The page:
My Thanksgiving

I’m thankful I work with students who are motivated.  It’s incredibly rewarding when a child likes what they’re doing in school so much that they go home and continue to play, explore, and learn!  This amazing Minecraft parody of Edvard Munch’s The Scream is brought to you by an ACE student who just wanted to do more.  How awesome is that?

parody

I’m thankful I work with students who are curious. Sometimes your kids just can’t help themselves when they see a math problem posted in my room — even if it’s for another class!  There’s a classic math problem in which any number from 1 – 100 can be created using four fours and a few mathematical symbols.  When I hung up a “Four Fours” chart in my room the other day, I intended it to be used by one group, but kids from 2nd to 5th grade have added their own solutions.  It’s been a blast watching them discover factorials, square roots, and order of operations just because they were curious about what I had added to the wall!

fours

I’m thankful I work with kids who make connections.  Take the Word Masters Challenge, for example.  Some might look at it as an exercise in memorizing a bunch of vocabulary definitions.  And, while that’s part of it, lots of my students understand that the words are all around them and constantly make connections between the learning they do at school and the experiences they have outside of school.  Even a trip to the grocery store becomes an opportunity to make a connection!  (Yup.  Glade is a fifth grade Word Masters Challenge word and this pic was sent by a parent with a sharp-eyed kid at the grocery store!)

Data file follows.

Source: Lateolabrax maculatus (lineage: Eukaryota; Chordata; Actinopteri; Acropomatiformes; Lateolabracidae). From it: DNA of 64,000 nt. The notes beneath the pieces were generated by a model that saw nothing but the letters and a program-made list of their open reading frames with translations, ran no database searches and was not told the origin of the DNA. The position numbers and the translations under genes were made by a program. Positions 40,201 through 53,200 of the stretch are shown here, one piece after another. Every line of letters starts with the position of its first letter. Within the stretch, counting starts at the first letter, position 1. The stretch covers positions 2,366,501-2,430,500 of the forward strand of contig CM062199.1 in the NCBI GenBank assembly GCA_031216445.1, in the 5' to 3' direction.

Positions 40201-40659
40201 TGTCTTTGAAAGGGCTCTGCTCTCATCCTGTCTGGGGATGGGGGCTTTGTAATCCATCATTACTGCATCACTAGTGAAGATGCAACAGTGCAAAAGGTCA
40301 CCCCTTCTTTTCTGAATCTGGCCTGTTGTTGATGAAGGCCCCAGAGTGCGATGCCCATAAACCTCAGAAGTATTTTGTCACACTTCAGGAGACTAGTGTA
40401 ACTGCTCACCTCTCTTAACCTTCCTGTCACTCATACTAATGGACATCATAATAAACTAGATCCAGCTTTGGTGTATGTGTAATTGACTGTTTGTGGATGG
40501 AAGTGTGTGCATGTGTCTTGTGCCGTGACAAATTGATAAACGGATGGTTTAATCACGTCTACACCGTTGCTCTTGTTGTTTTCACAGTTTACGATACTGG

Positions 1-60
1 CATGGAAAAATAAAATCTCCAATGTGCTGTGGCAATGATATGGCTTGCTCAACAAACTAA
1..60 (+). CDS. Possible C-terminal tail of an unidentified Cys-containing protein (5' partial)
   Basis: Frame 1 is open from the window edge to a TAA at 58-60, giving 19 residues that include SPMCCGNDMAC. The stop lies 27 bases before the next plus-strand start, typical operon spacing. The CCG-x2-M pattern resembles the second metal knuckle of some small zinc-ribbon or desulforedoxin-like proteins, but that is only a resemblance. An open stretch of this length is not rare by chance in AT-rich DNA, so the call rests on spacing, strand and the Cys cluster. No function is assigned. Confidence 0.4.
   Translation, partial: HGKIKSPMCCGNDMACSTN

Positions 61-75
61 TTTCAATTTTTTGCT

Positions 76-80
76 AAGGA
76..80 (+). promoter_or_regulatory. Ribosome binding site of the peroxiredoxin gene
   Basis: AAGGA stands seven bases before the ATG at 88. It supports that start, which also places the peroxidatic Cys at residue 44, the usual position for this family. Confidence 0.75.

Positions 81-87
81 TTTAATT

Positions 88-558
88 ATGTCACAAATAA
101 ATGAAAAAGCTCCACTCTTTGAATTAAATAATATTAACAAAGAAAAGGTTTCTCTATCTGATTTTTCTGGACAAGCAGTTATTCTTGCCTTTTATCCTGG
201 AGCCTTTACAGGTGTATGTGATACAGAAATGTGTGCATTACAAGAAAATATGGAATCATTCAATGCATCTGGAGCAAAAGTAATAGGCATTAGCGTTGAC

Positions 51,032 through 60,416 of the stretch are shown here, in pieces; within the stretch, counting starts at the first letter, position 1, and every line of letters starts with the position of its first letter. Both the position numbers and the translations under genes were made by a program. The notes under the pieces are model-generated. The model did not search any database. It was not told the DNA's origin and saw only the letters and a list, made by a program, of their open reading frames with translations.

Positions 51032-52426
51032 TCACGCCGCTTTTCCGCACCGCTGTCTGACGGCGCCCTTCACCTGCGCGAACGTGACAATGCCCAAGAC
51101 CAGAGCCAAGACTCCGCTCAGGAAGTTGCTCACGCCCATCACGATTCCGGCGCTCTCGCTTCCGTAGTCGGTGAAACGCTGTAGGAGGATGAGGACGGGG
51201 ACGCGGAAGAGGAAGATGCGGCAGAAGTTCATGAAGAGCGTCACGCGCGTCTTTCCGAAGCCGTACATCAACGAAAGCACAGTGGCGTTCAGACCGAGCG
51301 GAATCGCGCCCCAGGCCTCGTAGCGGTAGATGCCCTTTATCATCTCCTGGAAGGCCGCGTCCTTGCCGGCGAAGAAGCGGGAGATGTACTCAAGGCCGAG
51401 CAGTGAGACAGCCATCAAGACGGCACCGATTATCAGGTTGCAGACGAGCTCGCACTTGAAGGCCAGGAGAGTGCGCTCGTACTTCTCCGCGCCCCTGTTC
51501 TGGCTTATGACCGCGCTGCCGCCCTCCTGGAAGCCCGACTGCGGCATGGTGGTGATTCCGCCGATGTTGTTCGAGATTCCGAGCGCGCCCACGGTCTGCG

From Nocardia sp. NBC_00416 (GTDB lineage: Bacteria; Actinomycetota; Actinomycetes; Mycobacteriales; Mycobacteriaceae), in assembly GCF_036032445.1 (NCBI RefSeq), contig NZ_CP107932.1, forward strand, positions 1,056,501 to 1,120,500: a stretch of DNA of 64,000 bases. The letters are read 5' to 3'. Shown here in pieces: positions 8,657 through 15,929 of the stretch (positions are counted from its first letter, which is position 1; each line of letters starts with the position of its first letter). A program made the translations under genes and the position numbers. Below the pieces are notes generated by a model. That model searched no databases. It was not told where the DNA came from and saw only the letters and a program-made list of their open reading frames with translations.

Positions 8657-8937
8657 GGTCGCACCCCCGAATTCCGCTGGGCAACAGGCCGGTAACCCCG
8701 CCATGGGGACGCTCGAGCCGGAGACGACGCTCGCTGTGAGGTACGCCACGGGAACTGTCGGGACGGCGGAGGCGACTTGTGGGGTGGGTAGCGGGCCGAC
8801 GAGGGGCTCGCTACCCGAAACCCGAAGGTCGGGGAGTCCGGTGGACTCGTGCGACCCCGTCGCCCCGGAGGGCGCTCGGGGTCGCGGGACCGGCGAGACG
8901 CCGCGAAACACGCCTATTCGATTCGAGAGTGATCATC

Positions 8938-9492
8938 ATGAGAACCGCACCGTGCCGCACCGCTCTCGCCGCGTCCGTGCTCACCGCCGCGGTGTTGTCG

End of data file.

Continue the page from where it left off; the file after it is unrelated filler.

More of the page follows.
glade

I’m thankful I work for kids who routinely push their limits.  Nobody forces kids to work on Quizzles or Ken Ken puzzles or Kakuros.  There are just kids who love to try new things and do more than is required.  And I’m lucky enough to work with them!

kakuro

I’m thankful I work for kids who continually strive to improve.  As part of our Critical Thinking unit in 5th grade, we start each session by solving the New York Times Daily SET Puzzle.  The puzzle is timed and when we first started the unit, it often took us more than 10 minutes to solve it.  Some groups have shaved their times down to 3 minutes or less and, even on days when we’re not giving it a go, they still want to try so that they can improve!

SET

In short, I’m thankful for your support, for your incredible children, and for the fun I get to have each and every day (and call it a job!).  Best wishes for a safe and happy Thanksgiving holiday!

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